- Gymboree: A whopping 350 stores will close their doors for good this year
- HHGregg: All 220 stores will be closed this year after the company filed for bankruptcy.
- J. Crew: They’ll be closing 50 stores instead of the original 20 they had announced.
- J.C. Penney: They’ve closed 138 stores and plan to turn all the remaining ones into toy stores.
- The Limited: All 250 retail locations have been closed and they’ve gone digital in an effort to remain in business.
- Macy’s: 7 more stores will soon close and more than 5000 employees will be laid off.
- Michael Kors: They’ll close 125 stores this year.
- Payless: They’ll be closing a whopping 800 stores this year after recently filing for bankruptcy.
- Radio Shack: More than 1000 stores have been shut down this year, leaving them with only 70 stores nationwide.
- Rue 21: They’ll be closing 400 stores this year.
- Sears/Kmart: They’ve closed over 300 locations.
- ToysRUs: They’ve filed for bankruptcy but at this point, have not announced store closures, and have in fact, stated their stores will remain open.
- Wet Seal: This place is history – all 171 stores will soon be closed.
And these are just the people who have announced store closures so far. In an environment hostile to brick and mortar businesses, more are sure to come.
Tens of thousands of jobs will be lost.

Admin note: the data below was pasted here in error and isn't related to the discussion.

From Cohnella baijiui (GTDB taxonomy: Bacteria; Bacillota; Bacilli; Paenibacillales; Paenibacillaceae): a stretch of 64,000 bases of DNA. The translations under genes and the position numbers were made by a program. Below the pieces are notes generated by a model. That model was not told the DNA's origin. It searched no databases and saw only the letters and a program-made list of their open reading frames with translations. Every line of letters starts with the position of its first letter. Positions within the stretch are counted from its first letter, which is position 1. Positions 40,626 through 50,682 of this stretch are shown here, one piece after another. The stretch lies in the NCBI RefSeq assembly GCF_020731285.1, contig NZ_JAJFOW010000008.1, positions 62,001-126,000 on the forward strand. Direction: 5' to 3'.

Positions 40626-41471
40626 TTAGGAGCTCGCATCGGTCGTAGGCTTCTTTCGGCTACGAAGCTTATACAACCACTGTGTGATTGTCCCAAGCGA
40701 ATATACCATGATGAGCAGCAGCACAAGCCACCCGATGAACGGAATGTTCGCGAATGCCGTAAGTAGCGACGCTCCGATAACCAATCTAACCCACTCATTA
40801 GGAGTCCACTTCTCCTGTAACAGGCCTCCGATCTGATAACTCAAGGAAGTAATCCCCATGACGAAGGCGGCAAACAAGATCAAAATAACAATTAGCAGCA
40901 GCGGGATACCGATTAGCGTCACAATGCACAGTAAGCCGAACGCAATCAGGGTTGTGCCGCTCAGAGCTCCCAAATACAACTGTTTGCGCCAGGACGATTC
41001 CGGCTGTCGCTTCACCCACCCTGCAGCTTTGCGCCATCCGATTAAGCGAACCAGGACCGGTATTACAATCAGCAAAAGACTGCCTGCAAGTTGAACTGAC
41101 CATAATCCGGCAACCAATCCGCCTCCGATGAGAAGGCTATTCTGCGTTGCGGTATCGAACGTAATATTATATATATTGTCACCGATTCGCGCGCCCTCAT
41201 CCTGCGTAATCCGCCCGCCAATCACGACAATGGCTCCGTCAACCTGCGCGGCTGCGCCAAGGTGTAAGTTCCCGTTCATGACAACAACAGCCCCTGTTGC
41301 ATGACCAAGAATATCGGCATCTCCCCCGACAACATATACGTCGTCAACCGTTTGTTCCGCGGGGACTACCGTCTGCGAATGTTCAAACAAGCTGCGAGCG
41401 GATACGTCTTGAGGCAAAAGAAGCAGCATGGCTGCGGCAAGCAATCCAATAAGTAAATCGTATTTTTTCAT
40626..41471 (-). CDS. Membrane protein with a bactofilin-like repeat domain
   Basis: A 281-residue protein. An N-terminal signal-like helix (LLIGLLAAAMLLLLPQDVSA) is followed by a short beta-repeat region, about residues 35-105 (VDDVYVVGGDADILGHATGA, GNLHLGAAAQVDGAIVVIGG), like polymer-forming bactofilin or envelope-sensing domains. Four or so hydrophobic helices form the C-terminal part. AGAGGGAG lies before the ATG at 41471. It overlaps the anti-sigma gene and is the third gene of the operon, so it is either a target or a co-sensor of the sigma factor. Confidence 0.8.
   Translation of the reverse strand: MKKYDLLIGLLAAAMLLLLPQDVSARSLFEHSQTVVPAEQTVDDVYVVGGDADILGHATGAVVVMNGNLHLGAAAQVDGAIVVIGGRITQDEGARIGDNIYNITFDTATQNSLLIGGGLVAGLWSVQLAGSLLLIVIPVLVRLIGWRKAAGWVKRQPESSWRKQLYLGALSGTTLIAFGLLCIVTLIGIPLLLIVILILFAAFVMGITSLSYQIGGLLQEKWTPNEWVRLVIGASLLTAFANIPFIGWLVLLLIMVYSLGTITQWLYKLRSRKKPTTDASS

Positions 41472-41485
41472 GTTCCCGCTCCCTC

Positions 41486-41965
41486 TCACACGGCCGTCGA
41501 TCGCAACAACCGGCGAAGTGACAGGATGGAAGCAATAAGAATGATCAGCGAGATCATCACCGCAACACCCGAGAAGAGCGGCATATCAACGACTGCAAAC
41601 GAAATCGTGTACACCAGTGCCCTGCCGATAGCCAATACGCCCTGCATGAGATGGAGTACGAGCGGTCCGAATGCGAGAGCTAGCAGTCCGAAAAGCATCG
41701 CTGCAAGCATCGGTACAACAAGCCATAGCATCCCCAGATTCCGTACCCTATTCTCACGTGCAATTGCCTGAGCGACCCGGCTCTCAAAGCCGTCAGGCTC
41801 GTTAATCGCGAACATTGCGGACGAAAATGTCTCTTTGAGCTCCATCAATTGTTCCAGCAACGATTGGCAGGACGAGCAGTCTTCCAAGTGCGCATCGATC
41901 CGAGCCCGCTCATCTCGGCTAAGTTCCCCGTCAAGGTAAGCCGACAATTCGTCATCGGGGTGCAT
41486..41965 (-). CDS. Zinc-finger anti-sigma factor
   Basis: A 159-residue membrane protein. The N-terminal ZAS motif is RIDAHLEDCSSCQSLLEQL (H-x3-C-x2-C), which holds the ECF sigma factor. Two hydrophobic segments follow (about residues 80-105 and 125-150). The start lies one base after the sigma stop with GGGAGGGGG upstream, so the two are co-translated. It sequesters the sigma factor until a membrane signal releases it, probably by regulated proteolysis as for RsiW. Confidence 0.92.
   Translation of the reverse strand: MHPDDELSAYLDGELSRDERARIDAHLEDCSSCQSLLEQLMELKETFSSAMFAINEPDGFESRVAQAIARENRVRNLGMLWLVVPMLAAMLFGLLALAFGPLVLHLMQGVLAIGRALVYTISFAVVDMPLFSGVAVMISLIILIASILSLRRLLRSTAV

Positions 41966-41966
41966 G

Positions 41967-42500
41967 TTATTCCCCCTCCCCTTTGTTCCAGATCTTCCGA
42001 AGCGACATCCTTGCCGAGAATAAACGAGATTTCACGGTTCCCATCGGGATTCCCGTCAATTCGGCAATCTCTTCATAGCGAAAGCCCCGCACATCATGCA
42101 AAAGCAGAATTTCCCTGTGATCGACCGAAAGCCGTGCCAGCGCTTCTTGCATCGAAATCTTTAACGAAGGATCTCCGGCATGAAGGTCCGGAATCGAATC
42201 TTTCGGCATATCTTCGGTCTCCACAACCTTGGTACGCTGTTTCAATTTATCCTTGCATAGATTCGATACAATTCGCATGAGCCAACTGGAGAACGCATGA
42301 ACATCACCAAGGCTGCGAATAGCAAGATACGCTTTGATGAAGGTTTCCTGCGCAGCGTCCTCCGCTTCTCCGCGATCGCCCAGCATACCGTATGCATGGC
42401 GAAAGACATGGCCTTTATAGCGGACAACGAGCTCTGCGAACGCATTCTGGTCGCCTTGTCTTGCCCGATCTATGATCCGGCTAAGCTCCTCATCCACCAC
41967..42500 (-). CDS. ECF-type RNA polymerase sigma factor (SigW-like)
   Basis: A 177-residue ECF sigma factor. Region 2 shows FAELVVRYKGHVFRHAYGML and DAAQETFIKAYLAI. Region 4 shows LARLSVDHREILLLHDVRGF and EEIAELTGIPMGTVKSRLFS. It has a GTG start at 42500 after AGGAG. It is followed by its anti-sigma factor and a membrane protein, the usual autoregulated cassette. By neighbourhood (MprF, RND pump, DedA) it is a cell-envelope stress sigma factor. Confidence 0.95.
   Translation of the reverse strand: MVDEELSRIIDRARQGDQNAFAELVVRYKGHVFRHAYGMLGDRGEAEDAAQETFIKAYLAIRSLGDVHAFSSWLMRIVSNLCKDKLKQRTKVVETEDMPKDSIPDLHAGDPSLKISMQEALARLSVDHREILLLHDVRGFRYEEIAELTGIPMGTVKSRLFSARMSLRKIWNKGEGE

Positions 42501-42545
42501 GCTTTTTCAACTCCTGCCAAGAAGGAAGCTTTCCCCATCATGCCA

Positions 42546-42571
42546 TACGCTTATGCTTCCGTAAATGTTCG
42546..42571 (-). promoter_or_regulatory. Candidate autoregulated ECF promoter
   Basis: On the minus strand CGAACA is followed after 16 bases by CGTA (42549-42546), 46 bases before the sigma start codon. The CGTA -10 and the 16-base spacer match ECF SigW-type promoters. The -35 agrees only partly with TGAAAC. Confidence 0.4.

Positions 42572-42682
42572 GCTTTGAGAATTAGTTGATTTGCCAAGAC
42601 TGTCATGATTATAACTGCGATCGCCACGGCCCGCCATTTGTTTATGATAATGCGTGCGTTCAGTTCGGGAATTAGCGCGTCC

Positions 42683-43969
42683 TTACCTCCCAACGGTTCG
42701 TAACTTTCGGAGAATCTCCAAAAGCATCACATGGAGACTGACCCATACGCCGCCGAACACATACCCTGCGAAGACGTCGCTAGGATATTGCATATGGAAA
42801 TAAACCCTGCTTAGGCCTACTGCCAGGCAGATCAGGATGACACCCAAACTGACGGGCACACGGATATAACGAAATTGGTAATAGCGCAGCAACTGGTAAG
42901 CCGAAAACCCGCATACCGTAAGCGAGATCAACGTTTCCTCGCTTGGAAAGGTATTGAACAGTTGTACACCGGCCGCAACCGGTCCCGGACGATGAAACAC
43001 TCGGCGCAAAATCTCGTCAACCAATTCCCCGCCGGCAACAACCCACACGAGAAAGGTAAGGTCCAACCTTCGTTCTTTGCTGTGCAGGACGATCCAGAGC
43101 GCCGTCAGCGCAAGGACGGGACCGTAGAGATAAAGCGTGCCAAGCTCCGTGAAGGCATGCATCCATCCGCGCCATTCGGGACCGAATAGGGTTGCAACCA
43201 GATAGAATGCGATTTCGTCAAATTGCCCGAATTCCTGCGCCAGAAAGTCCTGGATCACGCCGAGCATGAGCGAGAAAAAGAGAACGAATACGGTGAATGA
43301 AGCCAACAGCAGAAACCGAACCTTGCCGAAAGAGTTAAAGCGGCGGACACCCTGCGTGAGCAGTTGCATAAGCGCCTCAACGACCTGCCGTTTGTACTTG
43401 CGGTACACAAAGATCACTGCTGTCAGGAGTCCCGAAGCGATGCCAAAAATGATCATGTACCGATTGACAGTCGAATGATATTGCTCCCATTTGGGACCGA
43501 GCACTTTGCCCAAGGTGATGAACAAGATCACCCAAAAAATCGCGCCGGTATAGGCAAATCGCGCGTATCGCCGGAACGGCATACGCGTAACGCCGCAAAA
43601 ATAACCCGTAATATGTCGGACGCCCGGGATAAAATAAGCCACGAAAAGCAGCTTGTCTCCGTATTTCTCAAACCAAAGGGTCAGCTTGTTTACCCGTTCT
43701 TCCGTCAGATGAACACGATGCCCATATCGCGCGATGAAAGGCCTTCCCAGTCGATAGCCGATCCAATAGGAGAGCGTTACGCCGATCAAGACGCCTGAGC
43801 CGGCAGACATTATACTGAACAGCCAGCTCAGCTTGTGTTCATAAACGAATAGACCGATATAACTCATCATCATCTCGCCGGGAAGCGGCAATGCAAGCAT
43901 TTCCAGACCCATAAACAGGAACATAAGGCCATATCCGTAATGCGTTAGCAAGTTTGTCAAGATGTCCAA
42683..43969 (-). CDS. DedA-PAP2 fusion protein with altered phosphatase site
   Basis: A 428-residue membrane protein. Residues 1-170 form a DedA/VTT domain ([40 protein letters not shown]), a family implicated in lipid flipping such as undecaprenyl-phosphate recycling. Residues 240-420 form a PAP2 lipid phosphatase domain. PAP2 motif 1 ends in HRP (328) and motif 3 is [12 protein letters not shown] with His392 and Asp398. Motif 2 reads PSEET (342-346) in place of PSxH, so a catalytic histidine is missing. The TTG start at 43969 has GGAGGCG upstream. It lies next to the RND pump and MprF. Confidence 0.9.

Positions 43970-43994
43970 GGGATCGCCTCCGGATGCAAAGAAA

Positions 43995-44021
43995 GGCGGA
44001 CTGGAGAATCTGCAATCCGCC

Even if you don’t like to shop, this is a sign of economic trouble. The malls that sit empty are a sign of massive unemployment.
Jobs in the retail sector are the most prolific in America, employing 4.3 million workers as salespeople and 3.3 million workers as cashiers. The current store closures mean the end of employment for tens of thousands of workers.
All in all, the collapse of the retail industry could, at some point, put the livelihoods of more than 7 million people in jeopardy. Perhaps the doomsaying economists like Peter Schiff and Dave Kunstler are right when they warn that a Great Depression the likes of the one in the early 1900s is upon us.
That means not only massive unemployment but also massive hyperinflation, making it nearly impossible to stay fed.
Let’s add to rising retail unemployment the move to more self-checkout, more AI, and more computerized systems instead of human staff. It’s not too hard to understand why people could soon be dependent on a Universal Basic Income and a return to an almost feudal society.
A Great Depression now would be far worse than the historic one we all look back on.
And if that’s the case, it’s bound to be even worse. Back in 2006, our urban population exceeded our rural population for the first time ever. This means that people will be unlikely to have the space to grow food for self-reliance.
As well, we’ve gotten so far away from the skills of self-reliance that it’s practically a lost art. Our society is one of consumers, not producers, and this means that in a depressed economy, many more people will be at the mercy of government handouts. And let’s face it, in a depression, those handouts, if they happen at all, will be very sparse.
These days, most folks don’t know how to grow food, preserve food, sew, or build.
Is the retail apocalypse a sign of impending financial doom or merely a move toward a more digital society?